Limits...
Calibration of an orientation sensor for freehand 3D ultrasound and its use in a hybrid acquisition system.

Housden RJ, Treece GM, Gee AH, Prager RW - Biomed Eng Online (2008)

Bottom Line: In comparison, six degree-of-freedom drift correction was shown to produce excellent reconstructions.A hybrid system incorporating the MT9-B offers an attractive compromise between quality and ease of use.The position sensor is unobtrusive and the system is capable of faithful acquisition, with the one exception of linear drift in the elevational direction.

View Article: PubMed Central - HTML - PubMed

Affiliation: Department of Engineering, University of Cambridge, Trumpington Street, Cambridge CB2 1PZ, UK. rjh80@eng.cam.ac.uk

ABSTRACT

Background: Freehand 3D ultrasound is a powerful imaging modality with many potential applications. However, its reliance on add-on position sensors, which can be expensive, obtrusive and difficult to calibrate, is a major drawback. Alternatively, freehand 3D ultrasound can be acquired without a position sensor using image-based techniques. Sensorless reconstructions exhibit good fine scale detail but are prone to tracking drift, resulting in large scale geometrical distortions.

Method: We investigate an alternative position sensor, the Xsens MT9-B, which is relatively unobtrusive but measures orientation only. We describe a straightforward approach to calibrating the sensor, and we measure the calibration precision (by repeated calibrations) and the orientation accuracy (using independent orientation measurements). We introduce algorithms that allow the MT9-B potentially to correct both linear and angular drift in sensorless reconstructions.

Results: The MT9-B can be calibrated to a precision of around 1 degrees . Reconstruction accuracy is also around 1 degrees . The MT9-B was able to eliminate angular drift in sensorless reconstructions, though it had little impact on linear drift. In comparison, six degree-of-freedom drift correction was shown to produce excellent reconstructions.

Conclusion: Gold standard freehand 3D ultrasound acquisition requires the synthesis of image-based techniques, for good fine scale detail, and position sensors, for good large scale geometrical accuracy. A hybrid system incorporating the MT9-B offers an attractive compromise between quality and ease of use. The position sensor is unobtrusive and the system is capable of faithful acquisition, with the one exception of linear drift in the elevational direction.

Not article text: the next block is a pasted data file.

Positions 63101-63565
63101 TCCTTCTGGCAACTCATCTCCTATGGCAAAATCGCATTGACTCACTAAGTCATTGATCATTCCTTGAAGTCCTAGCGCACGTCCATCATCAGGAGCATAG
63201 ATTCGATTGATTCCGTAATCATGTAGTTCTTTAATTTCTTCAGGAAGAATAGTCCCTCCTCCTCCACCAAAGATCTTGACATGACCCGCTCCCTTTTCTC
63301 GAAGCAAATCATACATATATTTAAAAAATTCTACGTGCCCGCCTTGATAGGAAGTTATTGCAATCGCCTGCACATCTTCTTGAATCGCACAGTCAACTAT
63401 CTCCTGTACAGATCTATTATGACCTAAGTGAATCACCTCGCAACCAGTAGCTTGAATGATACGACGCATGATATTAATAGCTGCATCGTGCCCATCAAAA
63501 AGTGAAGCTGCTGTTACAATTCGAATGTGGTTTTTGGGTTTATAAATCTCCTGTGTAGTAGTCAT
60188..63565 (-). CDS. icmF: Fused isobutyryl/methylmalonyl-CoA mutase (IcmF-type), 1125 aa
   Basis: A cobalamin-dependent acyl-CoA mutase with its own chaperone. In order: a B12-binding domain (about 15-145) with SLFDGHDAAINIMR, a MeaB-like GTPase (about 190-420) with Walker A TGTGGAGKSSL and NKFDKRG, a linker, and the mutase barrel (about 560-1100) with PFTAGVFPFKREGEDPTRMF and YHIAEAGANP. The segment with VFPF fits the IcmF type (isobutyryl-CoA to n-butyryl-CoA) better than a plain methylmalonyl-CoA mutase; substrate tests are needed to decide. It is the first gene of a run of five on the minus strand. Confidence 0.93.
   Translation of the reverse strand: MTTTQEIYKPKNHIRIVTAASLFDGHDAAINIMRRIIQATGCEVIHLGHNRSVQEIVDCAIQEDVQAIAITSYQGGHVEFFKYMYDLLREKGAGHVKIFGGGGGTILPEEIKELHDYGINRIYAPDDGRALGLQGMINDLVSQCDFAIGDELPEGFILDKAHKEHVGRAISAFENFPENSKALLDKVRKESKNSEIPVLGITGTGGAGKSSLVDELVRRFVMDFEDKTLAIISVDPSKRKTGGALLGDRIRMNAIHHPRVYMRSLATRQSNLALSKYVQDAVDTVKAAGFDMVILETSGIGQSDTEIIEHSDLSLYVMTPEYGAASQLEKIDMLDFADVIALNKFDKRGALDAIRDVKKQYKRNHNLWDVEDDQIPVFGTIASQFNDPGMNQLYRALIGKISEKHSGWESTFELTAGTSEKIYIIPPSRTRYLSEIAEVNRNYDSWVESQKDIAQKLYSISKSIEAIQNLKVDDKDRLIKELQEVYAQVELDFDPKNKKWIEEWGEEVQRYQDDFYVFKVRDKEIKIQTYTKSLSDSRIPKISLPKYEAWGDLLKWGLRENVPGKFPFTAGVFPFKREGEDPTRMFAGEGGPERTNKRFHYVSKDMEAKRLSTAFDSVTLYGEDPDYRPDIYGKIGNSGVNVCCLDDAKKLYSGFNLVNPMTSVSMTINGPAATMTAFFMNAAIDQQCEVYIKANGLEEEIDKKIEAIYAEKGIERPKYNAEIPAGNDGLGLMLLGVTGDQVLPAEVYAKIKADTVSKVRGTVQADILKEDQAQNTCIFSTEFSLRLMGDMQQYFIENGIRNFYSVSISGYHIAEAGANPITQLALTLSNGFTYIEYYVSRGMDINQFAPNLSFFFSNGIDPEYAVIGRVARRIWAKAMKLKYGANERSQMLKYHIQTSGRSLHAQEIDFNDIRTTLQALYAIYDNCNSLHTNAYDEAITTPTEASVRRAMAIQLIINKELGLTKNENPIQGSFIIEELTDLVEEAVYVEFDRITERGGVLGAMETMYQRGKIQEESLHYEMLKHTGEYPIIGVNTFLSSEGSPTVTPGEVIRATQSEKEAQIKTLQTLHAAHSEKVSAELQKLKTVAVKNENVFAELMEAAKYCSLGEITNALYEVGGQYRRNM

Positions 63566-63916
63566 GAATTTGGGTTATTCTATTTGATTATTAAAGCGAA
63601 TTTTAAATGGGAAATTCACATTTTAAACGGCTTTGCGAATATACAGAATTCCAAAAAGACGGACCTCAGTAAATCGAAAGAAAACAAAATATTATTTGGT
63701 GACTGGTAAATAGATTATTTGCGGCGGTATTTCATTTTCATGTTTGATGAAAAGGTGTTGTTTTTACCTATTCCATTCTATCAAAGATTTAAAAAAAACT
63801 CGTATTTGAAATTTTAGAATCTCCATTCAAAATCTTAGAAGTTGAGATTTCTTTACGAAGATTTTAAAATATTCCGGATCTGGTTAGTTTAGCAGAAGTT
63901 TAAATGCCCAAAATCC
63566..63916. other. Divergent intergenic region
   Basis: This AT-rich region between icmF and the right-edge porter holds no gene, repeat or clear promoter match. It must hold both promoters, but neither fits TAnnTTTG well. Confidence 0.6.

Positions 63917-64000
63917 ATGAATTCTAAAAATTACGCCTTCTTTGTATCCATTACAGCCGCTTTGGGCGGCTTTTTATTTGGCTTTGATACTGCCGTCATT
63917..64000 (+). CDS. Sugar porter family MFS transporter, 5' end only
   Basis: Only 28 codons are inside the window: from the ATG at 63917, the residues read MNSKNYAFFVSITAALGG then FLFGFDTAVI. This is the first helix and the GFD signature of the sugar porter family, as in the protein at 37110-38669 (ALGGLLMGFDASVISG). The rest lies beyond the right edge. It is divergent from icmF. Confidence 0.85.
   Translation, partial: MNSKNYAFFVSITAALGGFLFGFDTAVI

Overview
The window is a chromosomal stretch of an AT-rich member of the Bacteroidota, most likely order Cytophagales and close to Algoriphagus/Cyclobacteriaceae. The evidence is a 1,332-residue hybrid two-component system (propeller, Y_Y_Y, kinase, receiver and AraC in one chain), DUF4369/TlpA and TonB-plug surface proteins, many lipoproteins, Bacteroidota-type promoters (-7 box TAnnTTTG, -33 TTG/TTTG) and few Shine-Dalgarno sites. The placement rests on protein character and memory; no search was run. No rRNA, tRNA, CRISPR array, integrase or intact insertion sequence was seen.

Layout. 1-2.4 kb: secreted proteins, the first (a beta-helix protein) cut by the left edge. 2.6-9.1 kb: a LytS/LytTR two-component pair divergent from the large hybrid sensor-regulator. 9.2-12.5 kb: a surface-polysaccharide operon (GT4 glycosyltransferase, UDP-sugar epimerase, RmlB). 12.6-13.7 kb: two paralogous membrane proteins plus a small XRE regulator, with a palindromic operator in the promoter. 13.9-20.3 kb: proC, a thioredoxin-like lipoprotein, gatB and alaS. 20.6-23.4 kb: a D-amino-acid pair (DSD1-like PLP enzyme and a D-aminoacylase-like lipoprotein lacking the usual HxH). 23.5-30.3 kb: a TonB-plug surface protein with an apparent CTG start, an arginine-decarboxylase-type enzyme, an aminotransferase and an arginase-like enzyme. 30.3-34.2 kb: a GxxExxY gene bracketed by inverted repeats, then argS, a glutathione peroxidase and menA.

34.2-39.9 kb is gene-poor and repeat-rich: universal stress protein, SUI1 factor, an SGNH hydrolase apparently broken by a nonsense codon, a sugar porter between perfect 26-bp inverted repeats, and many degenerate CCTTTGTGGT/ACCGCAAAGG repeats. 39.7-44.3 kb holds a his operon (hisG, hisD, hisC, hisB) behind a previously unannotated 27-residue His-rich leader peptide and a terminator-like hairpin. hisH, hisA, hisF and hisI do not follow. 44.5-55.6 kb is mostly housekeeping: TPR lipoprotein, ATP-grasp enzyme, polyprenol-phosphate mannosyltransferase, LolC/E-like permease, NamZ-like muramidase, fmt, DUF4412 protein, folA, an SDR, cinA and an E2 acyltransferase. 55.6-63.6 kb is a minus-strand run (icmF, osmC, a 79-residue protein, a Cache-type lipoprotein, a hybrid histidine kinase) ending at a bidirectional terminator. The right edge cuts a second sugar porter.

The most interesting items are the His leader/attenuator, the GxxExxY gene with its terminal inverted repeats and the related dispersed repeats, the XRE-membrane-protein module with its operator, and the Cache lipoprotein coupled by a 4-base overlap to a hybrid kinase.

Show MeSH

Related in: MedlinePlus

Reslice images of beef data set 1. The images show reslices through beef data set 1. The upper row of reslices are along the length of the data, showing the length and tilt. The lower row shows enlarged versions of the outlined region, highlighting the fine scale accuracy. (a) Position sensor only reconstruction. (b) Sensorless only. (c) Six degree-of-freedom correction. (d) Orientation-only correction.
© Copyright Policy - open-access
Related In: Results  -  Collection

License
getmorefigures.php?uid=PMC2268692&req=5

Figure 7: Reslice images of beef data set 1. The images show reslices through beef data set 1. The upper row of reslices are along the length of the data, showing the length and tilt. The lower row shows enlarged versions of the outlined region, highlighting the fine scale accuracy. (a) Position sensor only reconstruction. (b) Sensorless only. (c) Six degree-of-freedom correction. (d) Orientation-only correction.

Mentions: Figures 7 and 8 show reslices though beef data set 1 and the phantom data set respectively, for the various reconstruction and drift correction methods. Although the sensorless reconstructions exhibit no qualitatively obvious length error, there is a significant tilt error which is particularly obvious in the longer phantom sequence. Also, the fine scale accuracy of the sensorless reconstruction is noticeably superior to that of the position sensor reconstruction, particularly in the beef data, which is more susceptible to probe pressure jitter. Both of the drift correction methods are able to significantly reduce the tilt error, without over-fitting to position sensor noise and thereby sacrificing the fine scale accuracy. It is evident from these reslices that tilt bias is a more significant problem than length bias. The limited orientation correction therefore provides a worthwhile improvement, despite the fact that it is unable to correct length bias.